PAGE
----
In addition to the REIT provisions, the extenders measure includes several tax breaks and benefits that have advanced in congressional committees but didn't have a clear path to passage, and that could appeal to Democratic holdouts. Those provisions include allowing the use of college savings plans for the purchase of computers; lowering federal excise taxes on hard cider; and updating energy efficiency standards for the deduction related to energy-efficient commercial buildings (see related story in this issue).
The measure also expands tax incentives for federal empowerment zones; restores a tax credit for the purchase of electric motorcycles left out of the extenders renewal in December 2014; provides more favorable treatment of charitable contributions for agricultural research; and adds several new policies for the Internal Revenue Service, including a prohibition on employees using personal e-mail accounts for official business.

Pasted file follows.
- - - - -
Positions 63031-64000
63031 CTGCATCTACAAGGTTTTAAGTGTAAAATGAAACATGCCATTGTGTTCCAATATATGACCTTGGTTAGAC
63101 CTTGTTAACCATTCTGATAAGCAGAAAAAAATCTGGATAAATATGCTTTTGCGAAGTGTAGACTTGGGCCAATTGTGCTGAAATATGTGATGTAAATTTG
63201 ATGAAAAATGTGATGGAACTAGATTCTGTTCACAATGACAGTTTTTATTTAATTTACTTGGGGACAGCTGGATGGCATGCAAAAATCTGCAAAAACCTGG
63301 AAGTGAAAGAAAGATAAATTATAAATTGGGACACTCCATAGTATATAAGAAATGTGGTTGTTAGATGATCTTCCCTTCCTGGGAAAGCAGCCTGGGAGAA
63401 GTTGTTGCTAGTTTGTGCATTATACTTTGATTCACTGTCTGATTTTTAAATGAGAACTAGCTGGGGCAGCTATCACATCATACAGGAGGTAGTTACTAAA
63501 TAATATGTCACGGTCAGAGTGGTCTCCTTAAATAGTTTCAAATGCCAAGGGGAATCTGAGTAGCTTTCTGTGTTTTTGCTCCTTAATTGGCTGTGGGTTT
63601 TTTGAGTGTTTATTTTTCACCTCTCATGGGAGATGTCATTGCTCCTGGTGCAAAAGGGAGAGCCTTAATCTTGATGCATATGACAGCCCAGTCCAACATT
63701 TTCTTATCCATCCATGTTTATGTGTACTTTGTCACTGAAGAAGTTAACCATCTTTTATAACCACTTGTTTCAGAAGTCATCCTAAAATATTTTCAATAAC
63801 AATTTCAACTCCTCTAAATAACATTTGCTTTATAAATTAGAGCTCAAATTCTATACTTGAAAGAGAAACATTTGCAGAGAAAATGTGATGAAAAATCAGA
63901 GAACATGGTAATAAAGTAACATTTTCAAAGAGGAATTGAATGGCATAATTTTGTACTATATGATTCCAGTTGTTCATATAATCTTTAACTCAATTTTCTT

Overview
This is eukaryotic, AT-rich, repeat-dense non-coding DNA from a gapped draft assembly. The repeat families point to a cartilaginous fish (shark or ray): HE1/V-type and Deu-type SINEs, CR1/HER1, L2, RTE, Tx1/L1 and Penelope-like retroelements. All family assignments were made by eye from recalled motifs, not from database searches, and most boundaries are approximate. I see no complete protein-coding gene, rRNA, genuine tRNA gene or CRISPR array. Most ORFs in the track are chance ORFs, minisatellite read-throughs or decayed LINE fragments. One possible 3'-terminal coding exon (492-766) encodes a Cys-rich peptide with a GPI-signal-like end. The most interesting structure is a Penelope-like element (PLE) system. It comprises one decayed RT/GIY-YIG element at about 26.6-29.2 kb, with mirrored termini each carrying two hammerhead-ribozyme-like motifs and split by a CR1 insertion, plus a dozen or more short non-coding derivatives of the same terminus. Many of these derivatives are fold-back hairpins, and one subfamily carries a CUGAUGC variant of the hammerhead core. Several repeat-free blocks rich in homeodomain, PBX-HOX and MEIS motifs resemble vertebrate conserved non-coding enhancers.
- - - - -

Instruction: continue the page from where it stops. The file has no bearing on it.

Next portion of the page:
Many of the added provisions have support from Democrats and Republicans and appear to be likely candidates for either a short-term extension of the tax credits and deductions or for a more ambitious deal that makes some extenders permanent in the tax code. But they could also open up the legislation to demands from Democrats in either chamber, as long as tax extenders are being allowed to be used for unrelated items.
They also may signal potential points of horse trading as House and Senate tax writers work out a potentially more expansive tax deal.
The college savings provision comes from legislation (H.R. 529 and S. 335) the House and the Finance Committee passed earlier this year. Democrats voted for the measures, although some on Ways and Means said they wanted to limit it to families making no more than $3 million per year.